Once called the unofficial poet-laureate of the Northeast Kingdom, poet Leland Kinsey has died at the age of 66.
Kinsey was born in Barton. He was a seventh-generation Vermonter and farmer whose poetry was shaped by his life farming in the Kingdom and by the people around him.
Friends describe Kinsey as a masterful poet, a gifted teacher and an avid fisherman, not to mention a farmer, a printer and naturalist.
He spent most of his life working the rocky soil that his family farmed for generations. His dedication to that hard work, along with his love of that unique northern geography, come through in his poetry.
Vermont author Howard Frank Mosher first met Kinsey when he was a student in Mosher's high school classroom. He learned that Kinsey wrote poetry and asked him to share a few poems.
“And I remember taking one of them home and showing it to my wife, and she said, and I quote: ‘My goodness, this kid should be teaching you.’"
Mosher says Kinsey went on to study poetry, and ultimately earned an MFA at Syracuse University.
Afterward, Kinsey was offered a job teaching at the university, but Mosher says Kinsey made a bold decision to instead return to his native Vermont and write without the support of a university. The two became fast friends and neighbors.
“He wrote not because he wanted to be seen as a poet, or because he wanted acclaim, but he wrote because he loved good writing, and he loved the subjects that he wrote about.”
Those subjects included the natural world around him, rivers, trout, chimney swifts and the farm fields where he "picked stones" and the tractors he repaired, or any number of other scenes from daily life whose imagery he used to explore themes of work, family and time.
“He wrote better about nature than any contemporary poet I can think of," Mosher says. "There was nothing about the birds and the butterflies, and the trout and the deer and the moose of New England that he didn't know.”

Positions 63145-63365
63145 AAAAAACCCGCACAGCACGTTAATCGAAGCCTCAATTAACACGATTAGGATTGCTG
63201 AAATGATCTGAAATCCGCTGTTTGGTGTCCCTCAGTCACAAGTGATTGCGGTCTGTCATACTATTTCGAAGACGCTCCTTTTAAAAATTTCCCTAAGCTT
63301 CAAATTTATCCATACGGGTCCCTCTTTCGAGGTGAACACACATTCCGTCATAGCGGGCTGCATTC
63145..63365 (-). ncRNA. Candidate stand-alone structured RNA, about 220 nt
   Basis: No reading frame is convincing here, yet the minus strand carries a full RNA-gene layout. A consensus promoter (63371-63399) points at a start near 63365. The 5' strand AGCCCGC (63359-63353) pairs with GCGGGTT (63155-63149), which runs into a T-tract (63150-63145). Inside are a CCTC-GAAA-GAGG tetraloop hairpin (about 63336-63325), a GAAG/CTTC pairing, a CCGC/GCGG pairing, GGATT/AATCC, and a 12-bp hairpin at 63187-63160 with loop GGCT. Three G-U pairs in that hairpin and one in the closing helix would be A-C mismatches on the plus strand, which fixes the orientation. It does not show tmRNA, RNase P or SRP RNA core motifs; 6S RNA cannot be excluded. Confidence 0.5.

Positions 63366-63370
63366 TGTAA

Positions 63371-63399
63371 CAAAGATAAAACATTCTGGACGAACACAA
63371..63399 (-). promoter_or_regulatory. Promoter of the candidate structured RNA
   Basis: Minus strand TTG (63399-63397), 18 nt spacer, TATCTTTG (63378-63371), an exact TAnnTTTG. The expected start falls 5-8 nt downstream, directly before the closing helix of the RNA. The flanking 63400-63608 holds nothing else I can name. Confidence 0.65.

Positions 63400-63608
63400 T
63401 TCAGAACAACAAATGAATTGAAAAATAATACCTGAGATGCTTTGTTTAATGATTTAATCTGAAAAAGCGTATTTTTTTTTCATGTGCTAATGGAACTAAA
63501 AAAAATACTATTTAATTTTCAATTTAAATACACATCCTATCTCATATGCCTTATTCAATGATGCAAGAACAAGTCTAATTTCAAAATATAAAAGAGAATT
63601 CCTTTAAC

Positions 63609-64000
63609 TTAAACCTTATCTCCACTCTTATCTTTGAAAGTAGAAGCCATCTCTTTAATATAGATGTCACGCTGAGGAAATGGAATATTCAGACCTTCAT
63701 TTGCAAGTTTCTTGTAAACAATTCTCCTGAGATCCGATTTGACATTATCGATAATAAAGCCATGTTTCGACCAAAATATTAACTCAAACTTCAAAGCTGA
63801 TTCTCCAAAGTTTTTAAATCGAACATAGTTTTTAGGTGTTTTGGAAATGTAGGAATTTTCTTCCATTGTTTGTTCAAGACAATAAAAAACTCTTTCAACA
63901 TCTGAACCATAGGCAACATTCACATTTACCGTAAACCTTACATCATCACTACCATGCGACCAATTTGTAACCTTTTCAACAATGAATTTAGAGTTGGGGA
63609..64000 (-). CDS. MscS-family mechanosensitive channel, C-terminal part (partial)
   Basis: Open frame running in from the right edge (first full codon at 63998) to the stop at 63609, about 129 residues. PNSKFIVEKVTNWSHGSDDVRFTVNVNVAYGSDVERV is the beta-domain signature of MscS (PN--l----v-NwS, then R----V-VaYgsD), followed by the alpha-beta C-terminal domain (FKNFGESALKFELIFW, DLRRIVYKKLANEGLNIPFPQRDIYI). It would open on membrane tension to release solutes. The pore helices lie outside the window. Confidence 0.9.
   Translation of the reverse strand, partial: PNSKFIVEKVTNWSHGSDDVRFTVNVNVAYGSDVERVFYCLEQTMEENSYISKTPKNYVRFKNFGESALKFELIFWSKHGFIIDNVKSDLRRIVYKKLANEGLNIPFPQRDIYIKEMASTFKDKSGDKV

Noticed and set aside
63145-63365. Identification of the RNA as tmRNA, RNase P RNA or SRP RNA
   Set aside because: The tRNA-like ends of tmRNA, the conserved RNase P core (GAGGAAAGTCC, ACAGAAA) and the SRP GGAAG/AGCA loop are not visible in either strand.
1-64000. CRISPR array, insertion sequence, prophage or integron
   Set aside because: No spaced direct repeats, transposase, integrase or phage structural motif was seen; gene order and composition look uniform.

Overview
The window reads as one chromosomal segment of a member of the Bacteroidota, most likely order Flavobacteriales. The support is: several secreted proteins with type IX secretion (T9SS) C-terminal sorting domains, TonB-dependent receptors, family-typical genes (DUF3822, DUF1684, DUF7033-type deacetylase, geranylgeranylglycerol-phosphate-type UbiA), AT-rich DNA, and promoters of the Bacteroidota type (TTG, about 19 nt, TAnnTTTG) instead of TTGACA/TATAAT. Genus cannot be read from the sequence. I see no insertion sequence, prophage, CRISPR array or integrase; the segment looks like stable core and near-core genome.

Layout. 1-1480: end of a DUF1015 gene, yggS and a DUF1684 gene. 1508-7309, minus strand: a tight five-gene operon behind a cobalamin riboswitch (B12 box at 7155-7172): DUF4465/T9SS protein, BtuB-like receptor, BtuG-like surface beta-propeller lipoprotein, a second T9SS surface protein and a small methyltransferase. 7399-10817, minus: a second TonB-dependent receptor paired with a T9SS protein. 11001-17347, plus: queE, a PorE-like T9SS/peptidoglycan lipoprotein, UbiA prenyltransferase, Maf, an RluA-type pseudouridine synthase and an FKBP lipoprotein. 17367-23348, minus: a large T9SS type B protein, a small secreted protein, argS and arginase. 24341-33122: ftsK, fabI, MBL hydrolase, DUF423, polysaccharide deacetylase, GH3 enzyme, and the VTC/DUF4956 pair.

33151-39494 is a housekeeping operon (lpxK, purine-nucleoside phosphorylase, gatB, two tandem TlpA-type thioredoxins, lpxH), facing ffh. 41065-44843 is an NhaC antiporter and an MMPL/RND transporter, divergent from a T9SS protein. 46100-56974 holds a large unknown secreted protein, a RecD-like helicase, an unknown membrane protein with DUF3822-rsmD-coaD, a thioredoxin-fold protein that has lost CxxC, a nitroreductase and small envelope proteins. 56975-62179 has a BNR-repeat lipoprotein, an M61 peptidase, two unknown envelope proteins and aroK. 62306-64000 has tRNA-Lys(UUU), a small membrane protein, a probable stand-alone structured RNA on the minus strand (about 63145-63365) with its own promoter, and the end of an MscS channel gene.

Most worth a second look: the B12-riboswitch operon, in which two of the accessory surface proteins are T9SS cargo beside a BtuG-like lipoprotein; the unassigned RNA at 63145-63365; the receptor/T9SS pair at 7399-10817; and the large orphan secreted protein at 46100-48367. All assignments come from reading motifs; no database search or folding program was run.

Mosher says that being a seventh-generation Vermonter, Kinsey wrote about the state "from the inside out." Mosher considers his writing some of the most authentic representation of Vermont that there is.
"His like will not be seen again," Mosher says. "He was really the essential Vermonter who could do anything — he could milk a cow, he could fix a broken tractor, he could give a lecture at Harvard on modern poetry, he was a polymath.”
His publisher, Dede Cummings of Green Writers Press based in Brattleboro, echoed that sentiment: “He has been a teacher, but he’s also been a sugar maker, and a logger and an ornithologist; he’s a fly fisherman. He’s just a renaissance man.”
Cummings says Kinsey dedicated hours of work to the at-times back-bending task of farming the land.
“He approached poetry in that same vein, of this is hard work,” says Cummings. “He said he would go out to his little cabin — his writers retreat on property — and read aloud poems to himself to hear the cadence of the lines.”
Cummings says it was Mosher who introduced her to Kinsey's poetry about three years ago, and after reading his work she quickly agreed to publish the book of poetry, Winter Ready.
“I immediately fell in love with Leland's writing, which is so Vermont, that's all I can say. The flora and the fauna of Vermont, and the farming life and the beauty of our state, it’s all there.”
Kinsey also taught poetry to students in more than 100 Vermont and New Hampshire schools, as a part of the Artists in Schools program.
Kinsey died Wednesday night at age 66 of lymphoma. He is survived by his wife, Lesley; daughters Hannah and Desiree; his son, Harris; and his sister Natalie Kinsey-Warnock.
His latest collection, Galvanized: New and Selected Poems, was released this spring. And his publisher says he was working on a new book of poetry, which will be published some time next year.